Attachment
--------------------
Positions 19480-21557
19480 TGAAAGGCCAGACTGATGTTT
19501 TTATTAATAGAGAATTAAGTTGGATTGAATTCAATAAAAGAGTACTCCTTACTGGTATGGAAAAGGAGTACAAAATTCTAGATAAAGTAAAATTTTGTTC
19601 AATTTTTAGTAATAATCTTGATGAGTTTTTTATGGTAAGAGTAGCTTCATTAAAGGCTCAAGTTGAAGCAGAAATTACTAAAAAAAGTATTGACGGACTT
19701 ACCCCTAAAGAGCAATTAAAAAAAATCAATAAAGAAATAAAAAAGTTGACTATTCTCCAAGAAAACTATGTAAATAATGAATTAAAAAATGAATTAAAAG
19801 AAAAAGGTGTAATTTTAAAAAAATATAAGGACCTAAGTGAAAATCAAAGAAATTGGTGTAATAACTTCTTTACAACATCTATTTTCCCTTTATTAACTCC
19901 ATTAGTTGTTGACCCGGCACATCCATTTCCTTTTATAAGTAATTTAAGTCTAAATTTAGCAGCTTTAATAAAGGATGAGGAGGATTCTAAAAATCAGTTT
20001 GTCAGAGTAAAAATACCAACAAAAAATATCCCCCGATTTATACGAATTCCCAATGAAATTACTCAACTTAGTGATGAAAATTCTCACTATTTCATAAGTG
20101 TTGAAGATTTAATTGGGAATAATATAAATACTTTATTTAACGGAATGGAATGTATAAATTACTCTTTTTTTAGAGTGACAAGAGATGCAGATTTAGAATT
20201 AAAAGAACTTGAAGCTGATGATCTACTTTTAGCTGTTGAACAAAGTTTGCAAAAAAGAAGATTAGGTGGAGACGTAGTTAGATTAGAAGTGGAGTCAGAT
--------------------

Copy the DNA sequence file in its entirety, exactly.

Positions 19480-21557
19480 TGAAAGGCCAGACTGATGTTT
19501 TTATTAATAGAGAATTAAGTTGGATTGAATTCAATAAAAGAGTACTCCTTACTGGTATGGAAAAGGAGTACAAAATTCTAGATAAAGTAAAATTTTGTTC
19601 AATTTTTAGTAATAATCTTGATGAGTTTTTTATGGTAAGAGTAGCTTCATTAAAGGCTCAAGTTGAAGCAGAAATTACTAAAAAAAGTATTGACGGACTT
19701 ACCCCTAAAGAGCAATTAAAAAAAATCAATAAAGAAATAAAAAAGTTGACTATTCTCCAAGAAAACTATGTAAATAATGAATTAAAAAATGAATTAAAAG
19801 AAAAAGGTGTAATTTTAAAAAAATATAAGGACCTAAGTGAAAATCAAAGAAATTGGTGTAATAACTTCTTTACAACATCTATTTTCCCTTTATTAACTCC
19901 ATTAGTTGTTGACCCGGCACATCCATTTCCTTTTATAAGTAATTTAAGTCTAAATTTAGCAGCTTTAATAAAGGATGAGGAGGATTCTAAAAATCAGTTT
20001 GTCAGAGTAAAAATACCAACAAAAAATATCCCCCGATTTATACGAATTCCCAATGAAATTACTCAACTTAGTGATGAAAATTCTCACTATTTCATAAGTG
20101 TTGAAGATTTAATTGGGAATAATATAAATACTTTATTTAACGGAATGGAATGTATAAATTACTCTTTTTTTAGAGTGACAAGAGATGCAGATTTAGAATT
20201 AAAAGAACTTGAAGCTGATGATCTACTTTTAGCTGTTGAACAAAGTTTGCAAAAAAGAAGATTAGGTGGAGACGTAGTTAGATTAGAAGTGGAGTCAGAT